Let's face it, the commercial Fortune cookie is no match for a madeleine. All the same, that often soggy amalgam of flour, sugar, vanilla, and oil tempts me. Maybe it's just that I love words (especially those that hold promise), with their suggestion that anything is open for interpretation. Or that some deep-seated part of me knows that everything – let me say it again, everything – matters. When my daughter was a young girl we played a game she called 'Jewelry Store.' She would lay out her trinkets, make them available, offer them up. If I chose one she was not ready to relinquish, she would shake her head, no-no-no, it's too expensive. Then came the kicker, out of the mouths of babes: you get what you get. Is it a coincidence that today, just when I need some affirmation of what I'm doing with my life, I reach for the cookie with the hidden message, exposed now, telling me, "Your dearest dream is coming true"? Not that there's ever a bad message in a Fortune cookie, but the one I just happen to pick up speaks to me. A day later, feeling lucky again, I crack open the next cookie, the little smiley faces saying just what I need to hear: "You will maintain good health and enjoy life."

Like Fortune herself, those slings and arrows throwing her this way and that, the cookie's origins can't be pinned down. Was it a Chinese immigrant in San Francisco's Chinatown who gave out cookies to the poor, filled with tidbits of Biblical inspiration? Or a Japanese immigrant slipping a thank you note into cookies given to friends who stood by him in times of hardship? Is there any truth to the legend that messages hidden in Moon Cakes were a subversive, revolutionary tactic that aided the Chinese uprising against the Mongols centuries ago?

Astrology. Palm readings. Tarot cards. Fortune cookies. There's an undeniable impulse to know what's ahead, or at least believe that something we hope for is in the cards. Nobody wants bad news. I don't necessarily believe that everything happens for a reason. But I do believe that sometimes Fate or Fortune or Chance – all with their nuanced differences – grabs you by the neck and says, Stop. Look. Listen.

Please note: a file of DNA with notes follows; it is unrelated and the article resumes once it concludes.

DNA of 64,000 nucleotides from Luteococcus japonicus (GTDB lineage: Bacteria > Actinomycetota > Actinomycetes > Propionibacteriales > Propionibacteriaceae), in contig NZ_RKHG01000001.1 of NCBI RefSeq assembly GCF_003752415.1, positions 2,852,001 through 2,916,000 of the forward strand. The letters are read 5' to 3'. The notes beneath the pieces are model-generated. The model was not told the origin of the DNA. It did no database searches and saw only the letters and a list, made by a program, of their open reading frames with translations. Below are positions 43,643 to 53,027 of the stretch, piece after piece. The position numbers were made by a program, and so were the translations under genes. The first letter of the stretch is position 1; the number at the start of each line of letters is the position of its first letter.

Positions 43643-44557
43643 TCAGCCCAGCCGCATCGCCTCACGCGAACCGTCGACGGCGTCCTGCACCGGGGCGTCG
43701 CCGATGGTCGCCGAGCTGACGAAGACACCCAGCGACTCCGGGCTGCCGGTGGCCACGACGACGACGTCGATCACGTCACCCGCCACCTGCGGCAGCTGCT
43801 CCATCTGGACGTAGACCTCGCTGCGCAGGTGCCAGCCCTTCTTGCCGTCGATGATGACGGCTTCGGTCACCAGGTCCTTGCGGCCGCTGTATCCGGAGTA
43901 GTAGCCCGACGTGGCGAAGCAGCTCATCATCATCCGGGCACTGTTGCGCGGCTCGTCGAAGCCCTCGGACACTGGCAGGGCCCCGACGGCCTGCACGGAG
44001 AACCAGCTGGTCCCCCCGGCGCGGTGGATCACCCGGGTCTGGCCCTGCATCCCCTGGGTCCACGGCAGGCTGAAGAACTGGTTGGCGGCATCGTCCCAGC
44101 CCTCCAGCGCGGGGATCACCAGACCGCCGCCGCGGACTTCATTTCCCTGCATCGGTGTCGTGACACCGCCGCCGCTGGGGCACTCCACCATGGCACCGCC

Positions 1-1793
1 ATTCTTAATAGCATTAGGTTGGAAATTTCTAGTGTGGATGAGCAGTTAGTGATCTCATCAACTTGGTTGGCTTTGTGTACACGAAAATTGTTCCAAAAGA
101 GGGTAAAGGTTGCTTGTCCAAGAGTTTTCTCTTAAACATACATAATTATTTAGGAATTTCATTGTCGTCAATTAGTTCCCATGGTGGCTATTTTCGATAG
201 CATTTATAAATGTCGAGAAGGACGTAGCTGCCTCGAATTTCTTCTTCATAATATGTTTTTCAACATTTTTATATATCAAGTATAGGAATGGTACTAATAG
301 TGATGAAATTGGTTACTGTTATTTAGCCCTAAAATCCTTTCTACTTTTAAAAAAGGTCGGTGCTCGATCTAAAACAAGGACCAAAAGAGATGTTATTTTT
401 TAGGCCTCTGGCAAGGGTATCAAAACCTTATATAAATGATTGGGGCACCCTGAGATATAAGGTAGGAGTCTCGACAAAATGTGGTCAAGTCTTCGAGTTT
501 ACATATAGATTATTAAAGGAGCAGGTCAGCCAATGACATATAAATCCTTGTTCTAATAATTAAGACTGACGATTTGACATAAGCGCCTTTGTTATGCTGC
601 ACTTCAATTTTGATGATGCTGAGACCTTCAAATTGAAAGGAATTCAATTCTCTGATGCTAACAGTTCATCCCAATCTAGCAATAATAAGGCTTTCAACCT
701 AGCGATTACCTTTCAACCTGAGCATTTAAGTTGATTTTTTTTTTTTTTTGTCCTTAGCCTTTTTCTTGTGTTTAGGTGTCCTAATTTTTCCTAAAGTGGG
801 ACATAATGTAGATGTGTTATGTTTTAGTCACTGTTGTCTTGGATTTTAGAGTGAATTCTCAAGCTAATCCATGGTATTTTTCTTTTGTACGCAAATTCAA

Monday, October 18, 2010

Let's Talk Books

In an essay by Joan Didion ("Why I Write") that I first came across years ago, the iconic author makes the thought-provoking observation that "setting words on paper is the tactic of a secret bully, an invasion, an imposition of the writer's sensibility on the reader's most private space." Writing, unless in a personal journal for the writer's eyes only, demands readership; conversely, what it is that draws readers to the written word was the subject of a recent talk by Francine Prose at The Center for Fiction in New York City. The center is housed in the Mercantile Library (with which it's now affiliated), a neoclassical building on East 47th Street that is a treasure in its own right. Founded before the advent of public libraries, the New York Mercantile Library evolved into a cultural institution where the likes of Mark Twain and Frederick Douglass would lecture. In its early incarnation, members requested books via prepaid stamps. Books were delivered via horse and wagon.

Sitting in the small library, listening to the author of Reading Like a Writer (and other wonderful books) talk about Why We Read was a reminder that whatever market-driven, get-it-while-it's-hot book-acquisition habits modern times have foisted on us, there's always that one, classic or otherwise, that demands being reread. In fact, at the beginning of her talk, Prose gives an anecdote about a discussion with grad students at Southern Mississippi who asked what she was reading at the time. They looked at her dumbfounded when she answered, Dostoevsky. And yet, I imagine, after the time they spent studying with her, with the close attention she brings to passages in books that illuminate a character or sentences that shape a narrative and its tone through very deliberate word choice, they came away with some greater insight into the ways in which writers are shaped by what the read. How could it be otherwise?

Why do we read? The very act of settling oneself down in a private space, book in hand, reading closely, for the first or the fifth time, noticing something that escaped us in an earlier read is pleasure of a very certain kind — pleasure being just one of the handful of reasons we read, according to Prose; we also read for escape, for information, for connecting with another person's consciousness, for community, as in becoming part of a fictional character's world. To which I would add community, as in talking about books. How many times have I said to a friend, "You really have to read this book"? How many times have I bought a particular book with a particular friend in mind? It's no secret why book clubs have grown in geometric proportions, from living rooms to cyberspace.

All of which is to say, that hand-in-hand with the ongoing dialogue about the death of print publishing is that other dialogue, the one premised on the very life of books, the way we live them, breathe them, talk about them.

For every high-profile book we read about (and read), there are countless sleepers and almost as numerous online book clubs and book blogs to remind us of them. Here are a few favorites of mine: Flashlight Worthy Book Club Recommendations, Book Club Girl, Campaign for the American Reader . . .